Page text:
Omar has taken on production duties alongside Rich Costey (Muse, Sigur Ros) and together they’ve crafted a phenomenally chunky sound. Duelling guitars to the left and right, uniting for chunky syncopations, while the bass and drums hold steady, powerful grooves, driving everything forward. The sound is massive. It’s Cedric who impresses most though – on those first reunion shows some fans complained that his years exploring his upper melodic range in Mars Volta had ruined his voice for At The Drive-In. It’s rare that you hear people complaining that a singer has gotten too good, but that was exactly the problem some fans had. Having seen the 2012 Lolapalooza show on YouTube I can kind of see what they were getting at: grit and aggression had been Cedric’s only route to the high notes back in the day, so they came out lacerated. Hearing him reach them effortlessly sounded a little off on those old songs. For this record though he’s got it all back – even those moments where he sounds like an angry poet ramming his spoken word into your face. The lyrics are brilliant too – one of the bands great selling points for me. It was always nigh on impossible to decipher what he was saying, but the language chosen was always so evocative, the imagery so powerful, it created a message without stating one obliquely. It’s all here on in•ter a•li•a, coming together in unlikely ear-worms. To find myself singing phrases like “And he’s only stealing flowers from my stone, stone, stone”, from ‘Call Broken Arrow’, takes me right back to my late teens and the sort of mindset I had at the time.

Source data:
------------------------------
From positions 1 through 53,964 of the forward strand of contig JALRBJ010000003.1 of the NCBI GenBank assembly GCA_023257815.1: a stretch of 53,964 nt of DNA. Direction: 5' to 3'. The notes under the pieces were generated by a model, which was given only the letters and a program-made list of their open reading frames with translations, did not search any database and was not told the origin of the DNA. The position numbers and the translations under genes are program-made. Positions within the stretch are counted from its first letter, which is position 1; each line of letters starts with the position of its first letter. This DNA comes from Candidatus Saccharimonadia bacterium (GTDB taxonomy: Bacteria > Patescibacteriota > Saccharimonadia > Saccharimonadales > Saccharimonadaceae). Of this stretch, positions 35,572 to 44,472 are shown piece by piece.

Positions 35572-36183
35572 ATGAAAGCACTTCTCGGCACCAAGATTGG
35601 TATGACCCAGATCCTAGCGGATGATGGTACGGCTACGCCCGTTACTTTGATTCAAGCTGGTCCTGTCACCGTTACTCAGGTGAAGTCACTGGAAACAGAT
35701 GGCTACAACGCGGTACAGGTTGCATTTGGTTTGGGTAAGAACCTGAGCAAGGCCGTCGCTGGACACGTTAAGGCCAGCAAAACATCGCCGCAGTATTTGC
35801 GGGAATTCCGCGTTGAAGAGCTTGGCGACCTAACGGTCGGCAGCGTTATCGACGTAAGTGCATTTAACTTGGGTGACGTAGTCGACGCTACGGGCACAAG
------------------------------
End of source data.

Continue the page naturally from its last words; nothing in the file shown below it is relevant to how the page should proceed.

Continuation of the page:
There are plenty of catchy tracks here, ‘Governed By Contagions’ and ‘Incurably Innocent’ have huge choruses, and there are great moments that would never fit into the back catalogues of any of the other groups these guys have played in, like the major riffage of ‘Tilting At The Univendor’ that’s so youthful it sounds almost jolly. The album title is Latin for “among other things”, which Cedric describes as meaning, “a snapshot of life right now and the inevitability of where we might be headed”. This is a record aimed at the youth, presenting to them the fucked up world they’re about to inherit. It’s not a guide book or an apology though, it’s simply a statement: this is what you’ve got, now what are you going to do about it? At The Drive-In are back in a big way, with the record we’ve been dreaming of for years and it couldn’t have come at a better time. It doesn’t make me want to go back to my late teens so much as make me feel like I am there again and that’s an impressive feat for “five people blasting on ten”.